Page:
This weekend offers a reminder that urban renewal wasn’t invented this century. On Friday, dozens of former residents of the legendary Plaza Apartments will convene at the Beachland Ballroom for a musical and arts celebration commemorating their former legendariness.
From the late 1960s through the mid-1980s, the hulking, ivy-covered, vaguely gothic apartment at 3206 Prospect Ave. was an unprecedented launch pad for a community of underground musicians, artists, writers — even professors from Tri-C and Cleveland State.
“We were urban pioneers before the term was coined,” says Scott Krauss, a former drummer for the groundbreaking Cleveland art-rock band Pere Ubu. “Like the Jefferson Airplane and the Grateful Dead had their band houses, we had the Plaza. It was an energy house. So much came out of there.”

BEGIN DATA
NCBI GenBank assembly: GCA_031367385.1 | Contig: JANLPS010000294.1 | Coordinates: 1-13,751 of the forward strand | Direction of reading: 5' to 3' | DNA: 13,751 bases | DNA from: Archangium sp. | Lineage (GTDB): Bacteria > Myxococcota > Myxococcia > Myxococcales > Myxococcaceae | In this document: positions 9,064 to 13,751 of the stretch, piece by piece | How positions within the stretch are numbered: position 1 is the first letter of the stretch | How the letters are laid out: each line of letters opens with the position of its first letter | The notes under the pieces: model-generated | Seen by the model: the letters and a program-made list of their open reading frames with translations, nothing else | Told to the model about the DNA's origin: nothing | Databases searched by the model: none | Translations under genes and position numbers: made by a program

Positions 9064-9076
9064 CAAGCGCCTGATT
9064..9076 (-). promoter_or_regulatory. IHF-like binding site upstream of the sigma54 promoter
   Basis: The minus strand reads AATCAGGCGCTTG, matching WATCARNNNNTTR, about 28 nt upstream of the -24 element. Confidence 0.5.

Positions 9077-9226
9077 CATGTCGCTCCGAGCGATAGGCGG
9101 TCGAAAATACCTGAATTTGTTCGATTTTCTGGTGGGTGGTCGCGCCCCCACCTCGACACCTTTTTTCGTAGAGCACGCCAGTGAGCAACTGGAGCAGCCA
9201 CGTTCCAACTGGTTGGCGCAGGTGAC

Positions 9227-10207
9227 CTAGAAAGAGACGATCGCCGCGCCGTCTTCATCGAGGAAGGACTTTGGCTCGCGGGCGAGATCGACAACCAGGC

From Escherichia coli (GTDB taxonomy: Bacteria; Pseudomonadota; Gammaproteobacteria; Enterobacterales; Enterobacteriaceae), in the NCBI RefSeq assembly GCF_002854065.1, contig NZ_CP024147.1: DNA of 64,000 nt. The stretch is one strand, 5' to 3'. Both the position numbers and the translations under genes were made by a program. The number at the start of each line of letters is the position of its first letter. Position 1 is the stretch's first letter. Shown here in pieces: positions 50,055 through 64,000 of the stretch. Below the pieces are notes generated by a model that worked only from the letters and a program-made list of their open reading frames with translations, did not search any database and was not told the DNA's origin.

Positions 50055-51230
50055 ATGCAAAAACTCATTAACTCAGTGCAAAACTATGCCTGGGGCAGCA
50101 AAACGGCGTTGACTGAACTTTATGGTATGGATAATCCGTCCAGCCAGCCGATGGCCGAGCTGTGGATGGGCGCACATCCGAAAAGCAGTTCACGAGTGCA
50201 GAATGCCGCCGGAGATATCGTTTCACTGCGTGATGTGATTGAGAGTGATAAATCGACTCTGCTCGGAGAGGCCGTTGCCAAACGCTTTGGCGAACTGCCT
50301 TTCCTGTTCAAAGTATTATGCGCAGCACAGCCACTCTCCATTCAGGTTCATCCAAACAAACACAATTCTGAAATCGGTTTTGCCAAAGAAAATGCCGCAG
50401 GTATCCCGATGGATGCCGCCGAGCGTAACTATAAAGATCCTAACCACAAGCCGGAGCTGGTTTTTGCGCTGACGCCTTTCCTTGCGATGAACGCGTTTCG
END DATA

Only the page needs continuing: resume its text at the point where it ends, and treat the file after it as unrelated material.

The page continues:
The place was immortalized on the jacket of Pere Ubu’s Dub Housing and in the writing of ex-Pere Ubu member Allen Ravenstine, who owned the building with painter David Bloomquist for a dozen eventful years, back when prostitution still flourished in the neighborhood.
The place still stands today, mostly serving as living quarters for CSU students. The original community dissolved by around 1986, in some ways a victim of its own success.
“Our mission was accomplished,” says Bloomquist, who lives in Georgia. “We helped establish the neighborhood as Cleveland’s first historic district.” — Anastasia Pantsios
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